Appellant appeals from the trial court's grant of an adoption and the termination of his visitation and custodial rights with respect to his ex-wife's son.
Appellant and Sharon Silverstein ("Mrs. Silverstein") were married on April 1, 1988 and lived together in North Carolina until they separated in May 1989. The couple entered into a separation agreement in contemplation of divorce which provided in part that appellant have visitation privileges with Mrs. Silverstein's four-year-old son, born of Mrs. Silverstein and another man prior to the marriage. In October of the same year, Mrs. Silverstein and the child moved to Georgia; however, despite the move, appellant still attempted to exercise his visitation rights. Mrs. Silverstein denied appellant's repeated requests to see the child, and as a consequence, appellant moved the court in North Carolina to enforce the separation agreement. The court held that the agreement was enforceable and ordered Mrs. Silverstein to abide by its visitation provisions. Appellant filed motions for change of custody and contempt in July and August 1990, respectively, in North Carolina, and on August 3, a final divorce decree was entered in Georgia, terminating the marriage, appellant having consented to jurisdiction in Georgia. In October, Mrs. Silverstein and appellee were married, and shortly thereafter, appellee commenced adoption proceedings in Georgia. Mrs. Silverstein consented to the adoption, and the child's natural father surrendered his parental rights in contemplation of the child's adoption by appellee. Appellant then filed an "Intervention and Objection to Petition for Adoption" in the Georgia proceedings. In March 1991, the North Carolina court granted temporary custody of the child to appellee, pending a determination of permanent custody, and in October 1991, the adoption petition was granted in Georgia, explicitly terminating appellant's visitation rights and custody. It is from this order that appellant appeals.
"One who objects to the [adoption] proceedings must establish a blood relationship to the child. [Cit.]" McDonald v. Hester, 115 Ga. App. 740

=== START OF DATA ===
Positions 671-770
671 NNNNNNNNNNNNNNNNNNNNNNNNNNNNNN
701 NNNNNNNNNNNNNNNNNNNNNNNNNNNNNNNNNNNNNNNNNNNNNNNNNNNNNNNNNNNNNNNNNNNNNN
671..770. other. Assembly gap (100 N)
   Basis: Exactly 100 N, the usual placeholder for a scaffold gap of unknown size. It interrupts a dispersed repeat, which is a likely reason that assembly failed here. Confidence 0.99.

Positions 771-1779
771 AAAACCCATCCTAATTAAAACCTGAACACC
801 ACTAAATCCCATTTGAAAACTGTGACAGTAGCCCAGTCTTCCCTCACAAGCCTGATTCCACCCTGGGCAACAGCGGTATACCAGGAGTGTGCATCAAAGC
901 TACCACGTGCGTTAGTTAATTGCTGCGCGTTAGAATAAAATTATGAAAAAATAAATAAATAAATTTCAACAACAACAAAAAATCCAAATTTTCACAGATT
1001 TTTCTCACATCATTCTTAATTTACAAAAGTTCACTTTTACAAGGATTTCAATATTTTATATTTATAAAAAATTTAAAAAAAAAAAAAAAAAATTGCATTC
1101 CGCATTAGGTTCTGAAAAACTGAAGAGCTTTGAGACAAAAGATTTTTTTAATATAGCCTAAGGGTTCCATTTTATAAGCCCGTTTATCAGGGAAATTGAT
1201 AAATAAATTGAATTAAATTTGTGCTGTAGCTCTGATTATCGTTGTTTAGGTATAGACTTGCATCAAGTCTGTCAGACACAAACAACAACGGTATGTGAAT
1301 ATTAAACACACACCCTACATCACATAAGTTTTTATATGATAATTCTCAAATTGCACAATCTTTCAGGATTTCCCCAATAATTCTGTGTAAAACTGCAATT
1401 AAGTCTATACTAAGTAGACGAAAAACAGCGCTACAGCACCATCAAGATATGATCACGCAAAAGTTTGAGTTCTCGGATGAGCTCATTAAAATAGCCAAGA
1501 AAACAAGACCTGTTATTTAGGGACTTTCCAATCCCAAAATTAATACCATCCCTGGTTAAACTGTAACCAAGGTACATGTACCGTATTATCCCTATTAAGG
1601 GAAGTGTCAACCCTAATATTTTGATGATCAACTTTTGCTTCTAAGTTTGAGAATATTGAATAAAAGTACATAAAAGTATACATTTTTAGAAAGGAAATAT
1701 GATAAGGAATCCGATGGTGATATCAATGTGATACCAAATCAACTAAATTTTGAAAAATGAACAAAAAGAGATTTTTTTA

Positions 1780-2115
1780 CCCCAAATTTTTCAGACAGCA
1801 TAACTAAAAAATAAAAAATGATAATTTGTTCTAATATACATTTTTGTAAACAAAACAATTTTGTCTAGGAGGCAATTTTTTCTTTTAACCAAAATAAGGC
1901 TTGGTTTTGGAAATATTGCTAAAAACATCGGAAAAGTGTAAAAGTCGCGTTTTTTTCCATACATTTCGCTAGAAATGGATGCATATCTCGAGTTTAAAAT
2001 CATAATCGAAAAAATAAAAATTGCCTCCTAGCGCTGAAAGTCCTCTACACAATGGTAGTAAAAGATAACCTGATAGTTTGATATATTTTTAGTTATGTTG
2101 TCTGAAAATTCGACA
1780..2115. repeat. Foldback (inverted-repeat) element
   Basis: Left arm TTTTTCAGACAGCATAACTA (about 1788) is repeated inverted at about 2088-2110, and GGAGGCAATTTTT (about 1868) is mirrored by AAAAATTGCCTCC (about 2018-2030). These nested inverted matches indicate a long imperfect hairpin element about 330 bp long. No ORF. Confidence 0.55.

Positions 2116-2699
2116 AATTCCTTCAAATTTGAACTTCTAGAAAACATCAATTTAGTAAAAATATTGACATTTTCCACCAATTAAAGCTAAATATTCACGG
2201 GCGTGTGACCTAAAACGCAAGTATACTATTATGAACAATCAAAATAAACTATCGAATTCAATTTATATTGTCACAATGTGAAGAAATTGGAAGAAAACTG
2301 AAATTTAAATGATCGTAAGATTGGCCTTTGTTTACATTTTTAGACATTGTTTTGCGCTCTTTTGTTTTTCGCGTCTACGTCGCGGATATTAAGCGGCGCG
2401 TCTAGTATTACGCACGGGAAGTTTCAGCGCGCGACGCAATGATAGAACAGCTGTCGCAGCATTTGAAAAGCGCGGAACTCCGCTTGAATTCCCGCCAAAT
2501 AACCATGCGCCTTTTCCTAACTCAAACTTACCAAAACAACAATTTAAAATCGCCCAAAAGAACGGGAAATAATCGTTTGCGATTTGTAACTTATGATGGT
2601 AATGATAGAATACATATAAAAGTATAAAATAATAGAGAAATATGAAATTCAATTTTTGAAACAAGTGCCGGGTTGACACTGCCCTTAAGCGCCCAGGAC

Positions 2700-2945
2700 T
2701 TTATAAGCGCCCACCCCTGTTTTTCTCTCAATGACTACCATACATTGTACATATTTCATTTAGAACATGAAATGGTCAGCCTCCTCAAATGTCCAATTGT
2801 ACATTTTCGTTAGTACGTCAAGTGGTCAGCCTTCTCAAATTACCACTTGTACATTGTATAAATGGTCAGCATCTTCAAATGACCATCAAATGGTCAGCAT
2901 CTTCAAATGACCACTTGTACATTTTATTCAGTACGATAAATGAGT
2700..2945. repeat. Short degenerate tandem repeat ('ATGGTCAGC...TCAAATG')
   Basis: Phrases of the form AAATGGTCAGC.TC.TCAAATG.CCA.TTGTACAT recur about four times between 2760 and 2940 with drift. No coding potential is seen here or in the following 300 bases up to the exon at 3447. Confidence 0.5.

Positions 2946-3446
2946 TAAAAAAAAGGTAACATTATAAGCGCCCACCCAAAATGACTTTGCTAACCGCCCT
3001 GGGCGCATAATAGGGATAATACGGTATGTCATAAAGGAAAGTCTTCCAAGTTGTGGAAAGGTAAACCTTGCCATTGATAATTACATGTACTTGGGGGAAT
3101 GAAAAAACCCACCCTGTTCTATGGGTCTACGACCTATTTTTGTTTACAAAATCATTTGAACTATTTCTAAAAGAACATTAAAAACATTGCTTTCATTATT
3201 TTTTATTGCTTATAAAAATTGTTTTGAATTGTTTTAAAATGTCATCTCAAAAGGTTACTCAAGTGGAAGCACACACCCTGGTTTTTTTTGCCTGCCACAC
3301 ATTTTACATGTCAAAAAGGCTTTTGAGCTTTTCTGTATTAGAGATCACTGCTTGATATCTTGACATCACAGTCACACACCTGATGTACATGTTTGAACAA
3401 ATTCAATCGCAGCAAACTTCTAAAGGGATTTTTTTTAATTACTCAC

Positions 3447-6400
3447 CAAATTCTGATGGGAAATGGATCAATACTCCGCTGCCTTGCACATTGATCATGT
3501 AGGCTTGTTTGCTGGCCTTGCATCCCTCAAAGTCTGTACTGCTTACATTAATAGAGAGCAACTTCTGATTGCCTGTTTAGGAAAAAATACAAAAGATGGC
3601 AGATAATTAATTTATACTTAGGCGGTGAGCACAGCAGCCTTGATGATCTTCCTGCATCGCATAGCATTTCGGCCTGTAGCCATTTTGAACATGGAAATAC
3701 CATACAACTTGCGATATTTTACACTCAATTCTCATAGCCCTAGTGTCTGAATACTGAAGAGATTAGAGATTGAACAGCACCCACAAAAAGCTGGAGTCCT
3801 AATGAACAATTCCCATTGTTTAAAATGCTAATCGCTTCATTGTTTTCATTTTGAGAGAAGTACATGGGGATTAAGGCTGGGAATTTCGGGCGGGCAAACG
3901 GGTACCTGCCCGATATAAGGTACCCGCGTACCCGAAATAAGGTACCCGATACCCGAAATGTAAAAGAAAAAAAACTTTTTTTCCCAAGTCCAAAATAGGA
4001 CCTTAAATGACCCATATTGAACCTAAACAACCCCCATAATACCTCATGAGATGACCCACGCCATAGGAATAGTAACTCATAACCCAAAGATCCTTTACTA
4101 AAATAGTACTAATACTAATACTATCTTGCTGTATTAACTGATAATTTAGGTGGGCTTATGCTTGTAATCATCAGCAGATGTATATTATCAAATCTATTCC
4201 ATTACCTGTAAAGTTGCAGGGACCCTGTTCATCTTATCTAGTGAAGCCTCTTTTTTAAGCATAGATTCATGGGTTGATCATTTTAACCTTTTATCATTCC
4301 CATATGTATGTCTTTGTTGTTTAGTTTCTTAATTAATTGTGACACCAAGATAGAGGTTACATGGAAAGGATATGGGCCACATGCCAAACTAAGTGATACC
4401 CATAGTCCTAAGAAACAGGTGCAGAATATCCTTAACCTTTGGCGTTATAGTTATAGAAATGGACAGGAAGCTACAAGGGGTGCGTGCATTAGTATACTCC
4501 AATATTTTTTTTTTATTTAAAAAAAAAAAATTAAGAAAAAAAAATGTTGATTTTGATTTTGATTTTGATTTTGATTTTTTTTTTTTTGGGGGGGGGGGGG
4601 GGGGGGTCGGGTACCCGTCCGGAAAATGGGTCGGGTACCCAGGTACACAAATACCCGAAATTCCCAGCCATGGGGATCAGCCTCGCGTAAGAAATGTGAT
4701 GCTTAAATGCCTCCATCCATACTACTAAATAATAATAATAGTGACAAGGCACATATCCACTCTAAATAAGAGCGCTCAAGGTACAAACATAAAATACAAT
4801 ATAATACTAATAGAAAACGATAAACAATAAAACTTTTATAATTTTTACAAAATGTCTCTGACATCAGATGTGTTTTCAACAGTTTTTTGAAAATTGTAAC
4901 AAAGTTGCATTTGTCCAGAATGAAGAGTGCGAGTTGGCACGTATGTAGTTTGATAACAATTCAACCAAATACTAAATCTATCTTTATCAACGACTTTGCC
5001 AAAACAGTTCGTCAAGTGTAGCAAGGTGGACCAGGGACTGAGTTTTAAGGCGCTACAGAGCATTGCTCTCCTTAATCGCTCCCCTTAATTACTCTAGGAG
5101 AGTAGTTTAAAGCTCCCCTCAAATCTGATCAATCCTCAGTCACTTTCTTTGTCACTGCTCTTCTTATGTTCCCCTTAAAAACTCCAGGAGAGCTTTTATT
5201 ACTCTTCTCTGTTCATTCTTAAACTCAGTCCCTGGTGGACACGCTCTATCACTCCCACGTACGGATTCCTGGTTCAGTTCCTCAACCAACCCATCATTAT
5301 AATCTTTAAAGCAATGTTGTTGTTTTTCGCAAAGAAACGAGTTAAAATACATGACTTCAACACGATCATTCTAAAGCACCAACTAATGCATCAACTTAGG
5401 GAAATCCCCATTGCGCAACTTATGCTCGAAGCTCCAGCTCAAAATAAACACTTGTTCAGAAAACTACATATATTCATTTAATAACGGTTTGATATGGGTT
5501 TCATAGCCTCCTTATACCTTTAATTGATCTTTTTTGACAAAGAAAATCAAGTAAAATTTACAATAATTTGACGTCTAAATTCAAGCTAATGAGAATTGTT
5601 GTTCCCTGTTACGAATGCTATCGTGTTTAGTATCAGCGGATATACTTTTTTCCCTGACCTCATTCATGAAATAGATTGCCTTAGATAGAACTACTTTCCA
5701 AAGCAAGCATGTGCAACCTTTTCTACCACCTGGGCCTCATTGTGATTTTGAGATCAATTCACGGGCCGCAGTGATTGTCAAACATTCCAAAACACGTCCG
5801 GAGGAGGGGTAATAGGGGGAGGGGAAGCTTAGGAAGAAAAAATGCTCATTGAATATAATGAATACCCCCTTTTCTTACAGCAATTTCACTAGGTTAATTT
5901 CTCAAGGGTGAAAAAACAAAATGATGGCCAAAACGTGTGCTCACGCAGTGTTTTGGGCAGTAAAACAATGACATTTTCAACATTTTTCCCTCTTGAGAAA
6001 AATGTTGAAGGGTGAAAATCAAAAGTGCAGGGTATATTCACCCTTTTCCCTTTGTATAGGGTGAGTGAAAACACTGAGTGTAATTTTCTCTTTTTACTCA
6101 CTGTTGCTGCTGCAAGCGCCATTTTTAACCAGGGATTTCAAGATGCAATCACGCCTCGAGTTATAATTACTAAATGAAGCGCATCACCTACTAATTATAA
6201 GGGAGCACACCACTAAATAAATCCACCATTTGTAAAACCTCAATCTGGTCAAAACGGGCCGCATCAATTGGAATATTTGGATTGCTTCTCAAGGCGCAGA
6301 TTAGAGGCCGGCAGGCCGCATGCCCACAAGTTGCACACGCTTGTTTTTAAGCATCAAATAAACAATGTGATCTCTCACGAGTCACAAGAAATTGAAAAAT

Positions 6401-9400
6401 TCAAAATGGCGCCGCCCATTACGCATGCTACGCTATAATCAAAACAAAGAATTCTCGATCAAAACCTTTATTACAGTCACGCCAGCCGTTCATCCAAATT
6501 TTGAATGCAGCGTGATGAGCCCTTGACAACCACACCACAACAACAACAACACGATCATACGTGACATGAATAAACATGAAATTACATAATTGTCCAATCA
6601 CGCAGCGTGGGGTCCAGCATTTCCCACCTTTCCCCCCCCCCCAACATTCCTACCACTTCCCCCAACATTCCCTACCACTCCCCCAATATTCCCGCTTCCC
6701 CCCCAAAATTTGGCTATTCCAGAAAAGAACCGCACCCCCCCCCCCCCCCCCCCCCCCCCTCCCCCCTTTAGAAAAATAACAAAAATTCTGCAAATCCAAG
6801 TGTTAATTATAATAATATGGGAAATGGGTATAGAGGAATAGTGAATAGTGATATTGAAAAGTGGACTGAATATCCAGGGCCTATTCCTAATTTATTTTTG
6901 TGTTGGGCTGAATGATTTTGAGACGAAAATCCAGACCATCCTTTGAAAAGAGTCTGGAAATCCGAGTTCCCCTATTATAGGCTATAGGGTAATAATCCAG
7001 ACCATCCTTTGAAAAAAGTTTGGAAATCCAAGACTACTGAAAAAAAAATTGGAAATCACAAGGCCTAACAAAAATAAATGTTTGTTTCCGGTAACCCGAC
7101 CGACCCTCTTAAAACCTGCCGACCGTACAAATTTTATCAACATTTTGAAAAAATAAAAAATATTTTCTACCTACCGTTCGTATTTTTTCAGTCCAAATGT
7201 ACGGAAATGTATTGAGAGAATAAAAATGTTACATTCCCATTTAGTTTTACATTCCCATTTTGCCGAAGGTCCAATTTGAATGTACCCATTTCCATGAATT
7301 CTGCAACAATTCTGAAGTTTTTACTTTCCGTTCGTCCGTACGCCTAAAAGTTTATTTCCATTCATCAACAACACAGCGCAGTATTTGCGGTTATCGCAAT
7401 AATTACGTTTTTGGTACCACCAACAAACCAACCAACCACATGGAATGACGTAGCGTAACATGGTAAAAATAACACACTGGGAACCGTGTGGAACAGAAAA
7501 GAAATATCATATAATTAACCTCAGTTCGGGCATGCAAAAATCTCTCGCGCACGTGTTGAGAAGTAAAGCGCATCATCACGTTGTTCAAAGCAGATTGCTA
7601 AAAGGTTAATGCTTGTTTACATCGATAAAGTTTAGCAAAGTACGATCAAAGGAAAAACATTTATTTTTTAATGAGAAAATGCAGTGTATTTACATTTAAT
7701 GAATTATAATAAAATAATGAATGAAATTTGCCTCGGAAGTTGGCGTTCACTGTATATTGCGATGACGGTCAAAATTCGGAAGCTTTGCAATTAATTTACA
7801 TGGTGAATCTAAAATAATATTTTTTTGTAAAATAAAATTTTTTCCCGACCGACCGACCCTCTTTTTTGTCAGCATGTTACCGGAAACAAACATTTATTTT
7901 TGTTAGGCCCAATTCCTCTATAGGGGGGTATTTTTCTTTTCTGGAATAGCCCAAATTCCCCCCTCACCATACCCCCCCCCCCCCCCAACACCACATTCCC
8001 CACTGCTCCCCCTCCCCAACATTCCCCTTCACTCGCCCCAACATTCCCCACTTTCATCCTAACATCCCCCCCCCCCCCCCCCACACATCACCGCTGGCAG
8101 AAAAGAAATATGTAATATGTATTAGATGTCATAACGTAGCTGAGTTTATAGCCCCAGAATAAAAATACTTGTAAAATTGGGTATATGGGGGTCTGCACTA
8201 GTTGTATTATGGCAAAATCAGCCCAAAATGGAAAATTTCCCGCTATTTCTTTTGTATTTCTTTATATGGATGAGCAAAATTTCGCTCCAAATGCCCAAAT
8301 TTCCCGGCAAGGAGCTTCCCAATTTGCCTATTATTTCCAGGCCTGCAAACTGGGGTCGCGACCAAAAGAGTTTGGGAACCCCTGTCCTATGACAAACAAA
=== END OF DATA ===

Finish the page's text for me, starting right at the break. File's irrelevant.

, 741 (155 SE2d 720
) (1967). Furthermore, blood relationships alone do not guarantee standing to object to adoption proceedings. It is well established that "grandparents may file objections to petitions for adoption only if there is no father or mother living; otherwise, they have no standing to object. [Cit.]" Mead v. Owens, 149 Ga. App. 303
, 304 (254 SE2d 431
) (1979). Accord Lockey v. Bennett, 244 Ga. 339 (260 SE2d 56) (1979)
; Brant v. Bazemore, 173 Ga. App. 294
, 295 (1) (325 SE2d 905
) (1985). This rule applies to other blood relatives as well. See OCGA 19-8-15
. Accordingly, because appellant had no blood relationship to the child, the natural father surrendered his parental rights to appellee, and Mrs. Silverstein consented to the adoption, appellant had no standing to object to the adoption.
In addition, contrary to appellant's contention that the Georgia court erred in assuming jurisdiction over the adoption proceedings be-cause of the previously filed proceedings in North Carolina, OCGA 19-9-46
(a) provides as follows: "A court of this state shall not exercise its jurisdiction under this article if at the time of filing the petition a proceeding concerning the custody of the child was pending in a court of another exercising jurisdiction substantially in conformity with this article." (Emphasis supplied.) The record demonstrates that the North Carolina court was not exercising the requisite jurisdiction under the Uniform Child Custody Jurisdiction Act or the Parental Kidnapping Prevention Act because by July 1990, when appellant filed his motion for change in custody, North Carolina was no longer the child's home state, North Carolina had not been the child's home state within six months before commencement of the custody proceeding, nor had the child been wrongfully removed from North Carolina. See OCGA 19-9-43
(a) (1); 28 USC 1738A (c) (2) (A).
Based on the foregoing, we need not further address appellant's enumerations of error.
McCorkle, Pedigo & Johnson, Carl S. Pedigo, Jr., David H. Johnson, for appellant.